Schizophrenia

Chris wears a hat, in the jail, believing that it will protect him.
“Does your hat still help?” I asked.
“It stops the aliens from reading my thoughts or from hurting me, and I wanted to tell you to get one as soon as possible.” I thanked him and wished him luck. “They will take the hat away and I will be lost,” he said, his face sad. I wondered where Chris’ family was, why no one had visited him. Someone must have been helping him pay for his apartment, but no one had come forward.
“Good-bye, Chris. Be careful and take care of yourself.” I thanked the guard and walked away.
Chris watched her go; he liked Elizabeth, but he had liked the woman who befriended him at the apartment also, till she turned. He thought back to his childhood. He was a genius, his parents always told him so. He could read and write by the age of four, but the aliens were always there even then, though they were just soft whispers. His
mother called them angels watching over him. By the time he was six, he knew they weren’t angels, but something bad and nasty. They said mean things to him about his mother and especially about his younger brother. He tried to tell his parents about the voices, but his father never took him seriously, and his mother only looked afraid. His father began to scold him, telling him he was too old to be playing these games and he didn’t want to hear about it anymore. His mother would listen and cry sometimes. His younger brother laughed at him.

Then on his seventh birthday, his brother changed. At first, Chris didn’t believe it; he thought his eyes were playing tricks on him. The voices were screaming at him, “look, look!” and he had looked. He remembered distinctly how his brother’s face changed, just for a moment, then changed back. “Did you see?” said the voices. “Did you see?” they repeated again and again. He was scared. He wanted to tell his parents, but was afraid to upset his mother, and he didn’t want his father yelling at him again. He was even afraid his father might hit him, though he had never done that before. He had heard his parents fighting one night, something they never did, and he had heard his name. Were they angry with him? Did they know about his brother? He watched his brother’s face every day; he stayed in the house not playing with his friends, yet nothing else happened, except for that day.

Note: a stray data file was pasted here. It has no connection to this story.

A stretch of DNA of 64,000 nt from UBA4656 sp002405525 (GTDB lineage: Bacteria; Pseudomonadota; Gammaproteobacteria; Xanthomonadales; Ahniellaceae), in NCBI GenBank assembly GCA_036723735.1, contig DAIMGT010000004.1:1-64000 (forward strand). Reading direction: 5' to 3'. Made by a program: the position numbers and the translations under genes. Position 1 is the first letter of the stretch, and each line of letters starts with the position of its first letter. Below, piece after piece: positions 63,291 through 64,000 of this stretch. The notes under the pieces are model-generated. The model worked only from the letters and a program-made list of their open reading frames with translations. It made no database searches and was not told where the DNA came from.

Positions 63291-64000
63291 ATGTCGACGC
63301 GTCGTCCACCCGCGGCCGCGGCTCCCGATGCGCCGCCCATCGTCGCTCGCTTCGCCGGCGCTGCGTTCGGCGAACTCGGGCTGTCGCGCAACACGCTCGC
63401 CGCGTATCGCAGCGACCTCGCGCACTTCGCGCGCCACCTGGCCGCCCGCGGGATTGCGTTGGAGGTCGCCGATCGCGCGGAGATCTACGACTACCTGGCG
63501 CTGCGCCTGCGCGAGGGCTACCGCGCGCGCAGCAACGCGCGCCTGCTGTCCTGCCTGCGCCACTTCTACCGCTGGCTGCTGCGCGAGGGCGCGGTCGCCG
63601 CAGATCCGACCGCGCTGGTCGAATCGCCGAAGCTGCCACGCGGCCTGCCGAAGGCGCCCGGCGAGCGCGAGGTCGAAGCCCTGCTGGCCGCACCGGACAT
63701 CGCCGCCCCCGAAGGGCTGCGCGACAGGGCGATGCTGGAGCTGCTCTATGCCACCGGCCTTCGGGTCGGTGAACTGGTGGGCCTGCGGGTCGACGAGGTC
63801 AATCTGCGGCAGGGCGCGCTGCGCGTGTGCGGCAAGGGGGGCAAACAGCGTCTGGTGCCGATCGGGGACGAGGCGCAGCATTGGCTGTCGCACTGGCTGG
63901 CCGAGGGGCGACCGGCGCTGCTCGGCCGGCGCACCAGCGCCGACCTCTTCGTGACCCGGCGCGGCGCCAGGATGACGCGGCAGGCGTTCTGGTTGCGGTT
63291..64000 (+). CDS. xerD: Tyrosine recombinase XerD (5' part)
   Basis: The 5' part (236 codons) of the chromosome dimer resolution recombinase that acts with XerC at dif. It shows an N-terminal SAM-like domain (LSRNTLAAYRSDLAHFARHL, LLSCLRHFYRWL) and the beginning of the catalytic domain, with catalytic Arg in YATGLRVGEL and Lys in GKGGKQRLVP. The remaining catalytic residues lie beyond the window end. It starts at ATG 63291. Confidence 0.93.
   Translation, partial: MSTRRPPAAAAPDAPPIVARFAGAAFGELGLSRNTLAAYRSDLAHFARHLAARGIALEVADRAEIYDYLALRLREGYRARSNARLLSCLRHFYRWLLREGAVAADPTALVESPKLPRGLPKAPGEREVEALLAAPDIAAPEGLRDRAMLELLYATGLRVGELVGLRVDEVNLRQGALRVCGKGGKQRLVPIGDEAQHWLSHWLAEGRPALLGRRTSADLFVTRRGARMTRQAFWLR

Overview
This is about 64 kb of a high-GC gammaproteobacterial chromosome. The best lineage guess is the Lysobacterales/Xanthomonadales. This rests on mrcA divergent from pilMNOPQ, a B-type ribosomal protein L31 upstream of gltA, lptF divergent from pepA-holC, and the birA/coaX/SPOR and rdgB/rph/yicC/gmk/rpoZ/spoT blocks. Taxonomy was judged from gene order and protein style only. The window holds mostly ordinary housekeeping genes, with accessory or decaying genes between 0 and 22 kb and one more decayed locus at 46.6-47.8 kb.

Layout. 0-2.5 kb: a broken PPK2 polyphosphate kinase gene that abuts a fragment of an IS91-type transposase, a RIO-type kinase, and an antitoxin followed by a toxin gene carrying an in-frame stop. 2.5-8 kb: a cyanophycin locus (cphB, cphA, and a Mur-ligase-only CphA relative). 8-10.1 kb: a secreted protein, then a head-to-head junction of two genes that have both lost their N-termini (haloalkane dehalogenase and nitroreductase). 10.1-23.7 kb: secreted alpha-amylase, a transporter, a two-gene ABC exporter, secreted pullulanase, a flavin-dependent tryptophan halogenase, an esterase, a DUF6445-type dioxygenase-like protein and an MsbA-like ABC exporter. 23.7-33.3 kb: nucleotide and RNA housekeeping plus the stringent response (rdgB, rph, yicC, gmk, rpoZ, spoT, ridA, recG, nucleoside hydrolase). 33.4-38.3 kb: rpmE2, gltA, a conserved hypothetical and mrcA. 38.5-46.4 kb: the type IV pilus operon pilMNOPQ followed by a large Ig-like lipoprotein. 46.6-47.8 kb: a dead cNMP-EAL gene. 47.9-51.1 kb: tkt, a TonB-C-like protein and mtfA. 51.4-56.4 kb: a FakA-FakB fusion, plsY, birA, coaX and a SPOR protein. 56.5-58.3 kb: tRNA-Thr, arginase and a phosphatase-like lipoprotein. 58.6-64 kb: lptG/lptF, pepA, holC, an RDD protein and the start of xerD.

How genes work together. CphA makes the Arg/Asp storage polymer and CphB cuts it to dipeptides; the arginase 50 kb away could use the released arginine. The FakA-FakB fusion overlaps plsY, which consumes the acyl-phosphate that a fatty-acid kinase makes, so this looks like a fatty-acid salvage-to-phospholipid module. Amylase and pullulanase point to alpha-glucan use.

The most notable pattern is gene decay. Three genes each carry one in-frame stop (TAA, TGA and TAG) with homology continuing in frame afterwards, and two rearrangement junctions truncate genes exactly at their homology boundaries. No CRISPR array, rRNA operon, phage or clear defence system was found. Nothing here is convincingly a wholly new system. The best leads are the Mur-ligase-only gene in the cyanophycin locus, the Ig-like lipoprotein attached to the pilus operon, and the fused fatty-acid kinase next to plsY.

It was a long time before his brother changed again. It was a Friday and they were watching a Disney movie. He couldn’t remember the name of it now, however, he remembered it had been a wonderful night. But then his brother turned to him, asking him a question, and that face was there again, leering at him. The voices had been silent for some time, but they were back now, and he had to cover his ears they were so loud. When the voices subsided, he told his parents to look at his brother.
“Look at his face, Mom,” he pleaded. “Please look.” Instead, his parents looked at him and he knew they didn’t see.
The next week he went to see a doctor. It was the first of the many times he would see a psychiatrist. The psychiatrist diagnosed him with schizophrenia, explaining to his parents that Chris was hearing and seeing things that weren’t real. The psychiatrist started him on pills and his mother made sure he took them. His brother’s face was his once more. But when Chris turned thirteen, he knew it was his brother making his parents believe he needed medication, making them believe he was sick. The voices told him this and much more. They told him to
stop taking the medication. The voices warned him that if his brother stayed in the home, his parents would get rid of Chris. “Get rid of your brother first,” said the voices. “Kill him,” they said again and again. “Kill him before they get rid of you.” His brother’s face was changing again, and he knew the voices were right—he had to be free of his brother.
When his brother didn’t show up on the bus from school, his parents drilled him. Then the house was full of police and everybody was talking loudly. That night they found his brother’s body. His mother took him to her room and hugged him.
She said, “I know you didn’t mean to do it, it’s my fault. I shouldn’t have had children. My sister was sick all her life, as were others in my family, and I should have told your father.” The following day, he was sent away and he never saw his parents again. Excerpt from my book “And Some Will Triumph”

Schizophrenia is a mental disorder whereby the person has psychotic features, that is he or she cannot tell what is real and what is not. The person has hallucinations, mostly auditory, that is they hear voices or noises in their head that no one else can hear. They can also have visual hallucination. They also suffer from delusions, false beliefs that people are out to harm them or that they are an angel or God. It is one of the most difficult mental health disorders to control and all need medications. If you feel that someone you know is suffering from this, by all means get help.

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